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Biofuels utility rising from houses to industries.

Byline: Yasir Ameen

The energy crisis is never-ending in Pakistan which has crippled national economy, business and lives of the masses but not for all as there some people in Pakistan who believes to survive at any cost not to bow down in front of any issue.

Such situation has led the country to explore new avenues for generating energy hence Pakistan has become one of top10 countries in terms of the use of biomass for energy with users of biomass growing in rural household to industrial areas.

There are interesting types of biofuels and waste derived fuel alternatives, which are presently being used in the industrial sector.

Waste Derived Fuels Waste: This derived fuel include residue from industrial or commercial operations, such as rubber, used tires, battery cases, plastic residue, municipal waste, etc.

Refuse Derived Fuel (RDF): This technology was primarily designed to reduce the amount of solid waste in the country, but is now being used to meet the energy demand of various sectors. RDF plants utilize municipal solid waste after screening for clay, dust particles, debris and metal, etc. The cement industry is the prime beneficiary of this alternate energy resource in Pakistan, as almost a quarter of the entire cement industry has started using RDF.

Tire Derived Fuel (TDF): TDF refers to using old shredded tires to produce fuel. The government does not allow the use of TDF in industries other than cement, as burnt tires emanate hazardous elements into the atmosphere. Surprisingly, import of rubber scrap is the main source of shredded tires, as no viable domestic avenue exists for recycling of used tires in Pakistan.40

The cement sector, which is presently using coal as the base fuel, has started to operate on TDF, not only because of its high energy content, but also because it is cheaper than coal.

Moreover, anecdotal evidence suggests that small steel firms are also using this resource illegally for power generation, as the process of steel melting requires uninterrupted power supply.

Poultry Waste: Chicken litter can also be used for energy generation by combustion, using purpose-built incinerators. The cement sector and brick kilns are currently utilizing poultry waste for energy generation in Pakistan.

The forward, poultry waste biogas plants are being set-up to provide electricity to large poultry and dairy farms.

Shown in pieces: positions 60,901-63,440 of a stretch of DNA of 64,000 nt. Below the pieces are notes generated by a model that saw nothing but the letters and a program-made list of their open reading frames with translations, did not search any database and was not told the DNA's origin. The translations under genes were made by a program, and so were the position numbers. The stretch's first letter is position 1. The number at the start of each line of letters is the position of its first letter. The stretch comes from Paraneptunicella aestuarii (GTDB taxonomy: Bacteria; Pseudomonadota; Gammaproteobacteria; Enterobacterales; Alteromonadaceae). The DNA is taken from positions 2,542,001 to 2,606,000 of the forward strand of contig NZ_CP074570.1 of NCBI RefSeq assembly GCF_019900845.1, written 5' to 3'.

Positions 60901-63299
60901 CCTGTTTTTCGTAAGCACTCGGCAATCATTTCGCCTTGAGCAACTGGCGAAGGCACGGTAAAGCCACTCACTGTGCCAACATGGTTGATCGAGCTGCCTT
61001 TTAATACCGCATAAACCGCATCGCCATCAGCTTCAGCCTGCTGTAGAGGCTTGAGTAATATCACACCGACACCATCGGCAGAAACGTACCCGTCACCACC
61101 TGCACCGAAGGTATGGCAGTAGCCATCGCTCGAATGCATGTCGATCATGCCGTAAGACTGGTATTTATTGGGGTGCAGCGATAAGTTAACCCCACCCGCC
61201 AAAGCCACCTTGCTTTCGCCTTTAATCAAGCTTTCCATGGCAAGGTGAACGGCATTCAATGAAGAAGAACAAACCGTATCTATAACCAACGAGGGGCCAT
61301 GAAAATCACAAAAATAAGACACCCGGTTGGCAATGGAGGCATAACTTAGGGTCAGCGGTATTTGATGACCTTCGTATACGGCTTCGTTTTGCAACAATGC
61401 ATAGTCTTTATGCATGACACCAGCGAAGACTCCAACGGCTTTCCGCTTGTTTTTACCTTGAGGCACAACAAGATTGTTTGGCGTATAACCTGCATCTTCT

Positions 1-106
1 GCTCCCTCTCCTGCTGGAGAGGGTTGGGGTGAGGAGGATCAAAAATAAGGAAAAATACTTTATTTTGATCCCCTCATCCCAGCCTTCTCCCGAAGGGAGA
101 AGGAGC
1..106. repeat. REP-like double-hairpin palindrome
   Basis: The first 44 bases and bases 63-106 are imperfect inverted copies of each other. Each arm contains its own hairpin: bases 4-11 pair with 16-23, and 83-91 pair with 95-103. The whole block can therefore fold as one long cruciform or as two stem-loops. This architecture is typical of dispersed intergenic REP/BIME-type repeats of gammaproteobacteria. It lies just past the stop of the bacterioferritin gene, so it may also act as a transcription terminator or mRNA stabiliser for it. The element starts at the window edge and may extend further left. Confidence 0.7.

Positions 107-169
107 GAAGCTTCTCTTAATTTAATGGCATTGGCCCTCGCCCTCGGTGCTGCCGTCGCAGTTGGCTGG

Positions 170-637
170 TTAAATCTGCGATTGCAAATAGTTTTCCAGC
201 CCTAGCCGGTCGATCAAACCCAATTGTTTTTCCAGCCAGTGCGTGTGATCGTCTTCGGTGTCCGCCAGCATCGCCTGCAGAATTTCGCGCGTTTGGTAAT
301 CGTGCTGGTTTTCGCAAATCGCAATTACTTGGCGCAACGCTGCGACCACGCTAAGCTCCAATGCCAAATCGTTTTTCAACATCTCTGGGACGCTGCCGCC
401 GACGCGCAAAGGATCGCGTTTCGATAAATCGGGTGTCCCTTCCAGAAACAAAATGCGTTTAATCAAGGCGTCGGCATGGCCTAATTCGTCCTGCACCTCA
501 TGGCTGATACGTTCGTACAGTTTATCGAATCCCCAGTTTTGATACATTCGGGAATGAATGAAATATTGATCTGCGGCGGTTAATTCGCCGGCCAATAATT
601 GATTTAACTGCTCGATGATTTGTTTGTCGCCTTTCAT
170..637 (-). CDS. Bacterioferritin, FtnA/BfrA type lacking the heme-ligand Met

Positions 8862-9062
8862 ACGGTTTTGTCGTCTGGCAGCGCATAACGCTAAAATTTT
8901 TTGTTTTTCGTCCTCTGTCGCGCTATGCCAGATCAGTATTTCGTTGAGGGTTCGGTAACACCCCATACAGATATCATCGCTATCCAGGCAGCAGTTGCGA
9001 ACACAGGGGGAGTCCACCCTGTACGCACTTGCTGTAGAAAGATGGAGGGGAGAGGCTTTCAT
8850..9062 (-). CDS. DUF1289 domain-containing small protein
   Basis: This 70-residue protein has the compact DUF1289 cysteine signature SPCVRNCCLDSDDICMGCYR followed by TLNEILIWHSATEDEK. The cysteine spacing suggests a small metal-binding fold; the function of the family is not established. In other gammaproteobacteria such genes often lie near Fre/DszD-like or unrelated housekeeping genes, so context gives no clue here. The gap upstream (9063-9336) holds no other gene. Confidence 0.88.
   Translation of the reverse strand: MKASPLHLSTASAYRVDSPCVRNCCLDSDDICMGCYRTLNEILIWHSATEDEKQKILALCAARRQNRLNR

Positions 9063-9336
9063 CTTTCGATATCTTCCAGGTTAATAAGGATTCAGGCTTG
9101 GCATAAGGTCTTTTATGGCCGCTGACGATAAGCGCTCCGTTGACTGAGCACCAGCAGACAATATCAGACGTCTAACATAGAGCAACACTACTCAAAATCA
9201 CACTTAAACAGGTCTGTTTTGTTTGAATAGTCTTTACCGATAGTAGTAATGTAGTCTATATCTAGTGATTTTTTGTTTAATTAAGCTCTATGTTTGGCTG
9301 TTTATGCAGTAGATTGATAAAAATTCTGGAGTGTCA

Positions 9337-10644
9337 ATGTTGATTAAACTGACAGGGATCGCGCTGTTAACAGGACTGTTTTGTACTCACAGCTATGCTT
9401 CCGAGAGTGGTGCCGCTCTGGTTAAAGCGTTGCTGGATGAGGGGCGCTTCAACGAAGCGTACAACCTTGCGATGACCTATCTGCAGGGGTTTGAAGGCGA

Biofuels include plant tissue such as wood and farm waste - the latter include rice husk, rice straw, coffee husk, wheat husk, corn cob, sugarcane bagasse, cotton sticks, cane trash, etc.

Rice Husk: Rice husk and straw is the most productive agricultural by-product in rice producing countries. It can be used for power generation via steam or gasification, and is being utilized by the cement, paper and board, brick kilns and steel industries. Rice husks are also being used in textile sector via boilers to generate power for dying and bleaching purposes.

Bagasse: Bagasse of crushed sugar cane is considered to be an important source for generating power. Currently almost all sugar mills in Pakistan have in-house bagasse- based power generation capability, though many are using inefficient boilers and primitive pressure turbines.

In the future co-generation of power on commercial basis is in the pipeline, for which sugar mills will install steam economization equipment and infrastructure for more efficient use of bagasse for power generation. This will be done by replacing existing low-pressure boilers with new high-pressure technology to increase efficiency.

Cotton Sticks: Cotton stick is a major residue of the cotton crop, which, by weight, constitutes as much as 3 times the cotton produced. Energy derived from cotton sticks are currently being used by brick kiln operators and cooking fuel by farmers.

Besides wheat husk, corn cob, corn husk, maize stem, are other sources of power generation currently being used in the cement, paper and brick kiln industries.

In overall terms, such usage of agricultural and industrial by-products is a very positive step, as long as the resulting pollution is strictly regulated. Given the fact that user dependence on such renewable sources of energy is more common in the rural sector, this reduces the need to expand an already stretched national energy grid (be it power or gas). The Alternate Energy Development Board must focus on this issue to reduce rural household dependence (or expectations) on piped gas.?
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Publication:Energy Update
Geographic Code:9PAKI
Date:Apr 30, 2014
Words:711
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